With all eyes on the CFPB and its future fate, it’s easy to overlook the FTC’s activities in the consumer finance world. But that would be a mistake. The FTC, led by the Division of Financial Practices, continues to share enforcement jurisdiction with the CFPB over many industries touching consumer finance, including credit reporting, debt collection, and consumer lending; the major difference between the jurisdiction of the FTC and CFPB is that the FTC does not have authority over financial institutions regulated by federal banking regulators.

Importantly, as an independent agency with a bipartisan commission, the FTC is more insulated from the political trade winds that executive agencies confront. And, whereas the CFPB—also an independent agency—is a young agency born out of and directly caught up in the hyper partisanship that defines Washington, the FTC has a 100+ year track record. If the CFPB’s authority is significantly curtailed, we can expect the FTC to step up to partially fill the void.

This is particularly true in the debt collection space. Last week, the FTC announced a settlement with a Texas-based debt collection agency for municipal debts (court fines, traffic tickets, parking citations, fines, and debts relating to utilities, emergency medical services, and other city services) and two of its principals. The core allegations relate to the company’s collection letters, which, according to the FTC, deceptively threatened arrest.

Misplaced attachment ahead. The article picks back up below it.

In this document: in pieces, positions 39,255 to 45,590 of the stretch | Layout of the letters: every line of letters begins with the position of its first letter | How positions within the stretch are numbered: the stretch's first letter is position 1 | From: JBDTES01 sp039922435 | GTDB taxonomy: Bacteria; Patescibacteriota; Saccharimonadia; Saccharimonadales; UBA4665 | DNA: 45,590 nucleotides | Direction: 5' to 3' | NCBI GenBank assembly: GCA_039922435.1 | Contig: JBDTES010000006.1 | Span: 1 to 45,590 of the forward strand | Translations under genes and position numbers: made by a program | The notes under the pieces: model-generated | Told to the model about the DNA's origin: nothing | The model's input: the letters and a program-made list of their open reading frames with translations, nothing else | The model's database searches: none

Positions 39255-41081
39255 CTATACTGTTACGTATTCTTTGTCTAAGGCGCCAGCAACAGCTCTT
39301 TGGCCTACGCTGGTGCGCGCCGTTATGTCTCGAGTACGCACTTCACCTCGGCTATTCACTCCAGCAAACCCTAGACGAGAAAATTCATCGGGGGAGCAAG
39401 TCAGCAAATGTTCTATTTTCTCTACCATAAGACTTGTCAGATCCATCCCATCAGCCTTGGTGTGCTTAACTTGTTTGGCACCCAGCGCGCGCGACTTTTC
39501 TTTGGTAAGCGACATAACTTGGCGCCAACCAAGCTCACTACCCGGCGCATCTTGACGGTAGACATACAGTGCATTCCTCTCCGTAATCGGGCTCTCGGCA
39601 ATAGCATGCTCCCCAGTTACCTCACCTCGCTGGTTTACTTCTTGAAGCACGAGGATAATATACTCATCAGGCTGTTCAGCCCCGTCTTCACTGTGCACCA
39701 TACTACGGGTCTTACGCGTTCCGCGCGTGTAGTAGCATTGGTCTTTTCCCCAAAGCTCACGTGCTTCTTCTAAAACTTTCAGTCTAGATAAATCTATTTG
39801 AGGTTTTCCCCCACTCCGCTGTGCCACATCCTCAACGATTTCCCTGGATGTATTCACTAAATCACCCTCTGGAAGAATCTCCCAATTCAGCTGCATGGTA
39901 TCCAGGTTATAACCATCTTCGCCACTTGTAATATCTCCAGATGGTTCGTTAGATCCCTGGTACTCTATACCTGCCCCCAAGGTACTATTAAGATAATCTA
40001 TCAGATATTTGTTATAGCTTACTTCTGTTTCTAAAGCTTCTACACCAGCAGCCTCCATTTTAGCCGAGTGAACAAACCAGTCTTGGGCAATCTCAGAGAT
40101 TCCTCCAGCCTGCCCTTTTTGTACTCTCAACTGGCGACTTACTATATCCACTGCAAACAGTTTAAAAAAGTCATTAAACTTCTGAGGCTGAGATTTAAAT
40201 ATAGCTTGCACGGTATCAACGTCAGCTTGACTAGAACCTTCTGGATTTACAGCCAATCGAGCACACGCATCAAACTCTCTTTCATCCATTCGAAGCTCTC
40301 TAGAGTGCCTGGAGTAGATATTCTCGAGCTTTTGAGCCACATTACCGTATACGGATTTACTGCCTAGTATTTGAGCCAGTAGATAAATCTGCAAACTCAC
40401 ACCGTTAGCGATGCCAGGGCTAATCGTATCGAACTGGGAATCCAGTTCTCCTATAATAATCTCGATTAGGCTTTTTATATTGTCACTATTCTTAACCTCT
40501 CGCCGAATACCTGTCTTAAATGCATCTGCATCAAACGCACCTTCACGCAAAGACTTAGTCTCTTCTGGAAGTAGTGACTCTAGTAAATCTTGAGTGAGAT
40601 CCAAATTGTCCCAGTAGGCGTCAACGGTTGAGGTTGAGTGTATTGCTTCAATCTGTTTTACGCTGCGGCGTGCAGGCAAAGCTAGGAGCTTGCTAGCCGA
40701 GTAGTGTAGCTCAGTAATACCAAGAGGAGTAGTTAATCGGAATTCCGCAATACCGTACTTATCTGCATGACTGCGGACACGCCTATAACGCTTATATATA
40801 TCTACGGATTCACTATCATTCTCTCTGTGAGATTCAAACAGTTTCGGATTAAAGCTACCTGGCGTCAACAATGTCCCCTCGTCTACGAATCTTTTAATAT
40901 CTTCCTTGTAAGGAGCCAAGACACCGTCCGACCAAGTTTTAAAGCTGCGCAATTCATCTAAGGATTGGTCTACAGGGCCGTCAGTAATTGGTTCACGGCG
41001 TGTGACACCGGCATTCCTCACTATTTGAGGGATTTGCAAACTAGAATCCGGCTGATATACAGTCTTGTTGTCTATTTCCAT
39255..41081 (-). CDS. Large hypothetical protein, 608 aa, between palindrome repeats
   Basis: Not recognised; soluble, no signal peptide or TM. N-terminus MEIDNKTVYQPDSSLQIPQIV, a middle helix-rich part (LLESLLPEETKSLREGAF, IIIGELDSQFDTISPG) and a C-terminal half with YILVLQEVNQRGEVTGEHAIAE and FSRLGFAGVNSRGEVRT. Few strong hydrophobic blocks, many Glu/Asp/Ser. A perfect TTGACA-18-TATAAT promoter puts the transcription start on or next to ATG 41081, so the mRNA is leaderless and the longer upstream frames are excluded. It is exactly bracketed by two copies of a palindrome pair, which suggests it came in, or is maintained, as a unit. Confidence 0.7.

Specifically, the FTC appears to take the position that a debt collector may not threaten any action unless it is reasonably certain the specific account has been screened for and qualified for that given action and it is reasonably certain that the collector (or owner of the debt) will pursue that action. In other words, simply knowing that the account is eligible for such action and qualifying the message so it does not suggest that the action definitely will be taken (by using “could” or “may”, for example) is not sufficient. While not out of step with recent CFPB and FTC precedent on what constitutes a reasonable basis to make debt collection claims, the details provided in this Complaint regarding the specific claims and characteristics of the accounts at issue provide a practical, real world application of an abstract legal concept.

We will continue to monitor the FTC regarding if and how it realigns its approach to the consumer financial services industry in the coming weeks and months.